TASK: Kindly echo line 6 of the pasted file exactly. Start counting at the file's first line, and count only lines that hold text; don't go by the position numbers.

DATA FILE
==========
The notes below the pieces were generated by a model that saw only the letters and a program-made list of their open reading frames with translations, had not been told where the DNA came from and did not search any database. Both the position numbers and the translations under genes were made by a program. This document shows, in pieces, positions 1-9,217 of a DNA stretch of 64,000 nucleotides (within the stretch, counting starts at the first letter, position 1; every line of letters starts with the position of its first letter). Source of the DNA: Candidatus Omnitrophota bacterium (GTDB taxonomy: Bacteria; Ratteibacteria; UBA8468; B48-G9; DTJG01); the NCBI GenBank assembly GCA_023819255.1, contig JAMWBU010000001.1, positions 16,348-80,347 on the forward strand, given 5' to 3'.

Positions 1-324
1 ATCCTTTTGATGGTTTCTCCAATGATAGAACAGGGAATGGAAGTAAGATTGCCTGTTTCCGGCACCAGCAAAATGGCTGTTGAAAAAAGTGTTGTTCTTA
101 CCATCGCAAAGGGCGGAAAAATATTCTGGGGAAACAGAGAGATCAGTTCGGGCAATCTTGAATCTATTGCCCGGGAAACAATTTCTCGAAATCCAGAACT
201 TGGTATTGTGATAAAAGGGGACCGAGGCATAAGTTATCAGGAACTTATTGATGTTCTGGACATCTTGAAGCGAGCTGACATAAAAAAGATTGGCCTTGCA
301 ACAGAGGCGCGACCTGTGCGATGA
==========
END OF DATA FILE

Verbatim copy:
301 ACAGAGGCGCGACCTGTGCGATGA